January Scenes for a Bloom Day North

January Scenes for a Bloom Day North

While continuing our tradition of showcasing local floral displays as captured on film on the 15th of each month, we’ve had to adapt the convention slightly to allow for Chester’s seasonal climate changes. During those months in which we have no actual plants blooming outdoors, we feature either indoor plants or the appealing characteristics of foliage, bark or structure of those hardy plants that endure a cold Canadian winter. 
Today’s blog contrasts the ways in which plants deal with winter’s blasts. The healthy buds of the rhodo-dendron (Chelsea peach)  are primed for their opening day several months from now, while the leathery leaves are beginning to expand slightly after having contracted during a cold snap days earlier. The shrivelled brown leaves in the next close-up are those of a beech tree (Fagus grandifolia), a species native to the Acadian forest.  

These trees retain their leaves all through the winter, thus adding form and texture to the snowy landscape. The image below shows a different beech (Fagus sylvatica purpurea) as seen from a distance.
The Acadian Forest Region includes the maritime provinces and most of the New England states. Closely related to the Great Lakes-St. Lawrence and Boreal regions, it is a transition forest that contains a diverse collection of trees, shrubs and other plants. According to Natural Resources Canada’s classification of forests, Chester falls into the Atlantic Maritime ecozone, which has elements of both deciduous and boreal forests. On the coast of Nova Scotia, the forest has a more boreal-like appearance with formations dominated by fir, white spruce and black spruce but with a number of deciduous species such as red oak, American beech, black ash, red maple and white birch occurring in sheltered areas.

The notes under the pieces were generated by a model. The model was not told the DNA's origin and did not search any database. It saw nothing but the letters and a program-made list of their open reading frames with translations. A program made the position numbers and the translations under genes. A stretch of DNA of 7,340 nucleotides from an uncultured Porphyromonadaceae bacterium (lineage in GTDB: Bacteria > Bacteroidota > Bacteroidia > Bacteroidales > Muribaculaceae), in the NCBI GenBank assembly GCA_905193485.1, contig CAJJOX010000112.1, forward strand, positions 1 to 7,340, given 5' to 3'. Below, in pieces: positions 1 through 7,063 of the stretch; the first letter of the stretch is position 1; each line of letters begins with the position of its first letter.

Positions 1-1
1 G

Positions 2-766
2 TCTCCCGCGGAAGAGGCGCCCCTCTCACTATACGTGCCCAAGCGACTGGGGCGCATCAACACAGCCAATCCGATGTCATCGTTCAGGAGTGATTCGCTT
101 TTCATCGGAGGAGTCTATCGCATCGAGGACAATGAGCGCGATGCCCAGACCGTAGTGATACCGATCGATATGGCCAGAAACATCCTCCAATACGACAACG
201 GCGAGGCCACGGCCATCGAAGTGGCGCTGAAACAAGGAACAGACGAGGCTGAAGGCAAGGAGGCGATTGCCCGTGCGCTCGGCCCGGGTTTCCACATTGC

The maritime ecozone is also home to a number of berry-producing plants. In the Chester area, birds and larger animals have already harvested many of the berries on shrubs and trees. Here, a small lone clump of wild holly berries is seen against a background of still waters in a cove.

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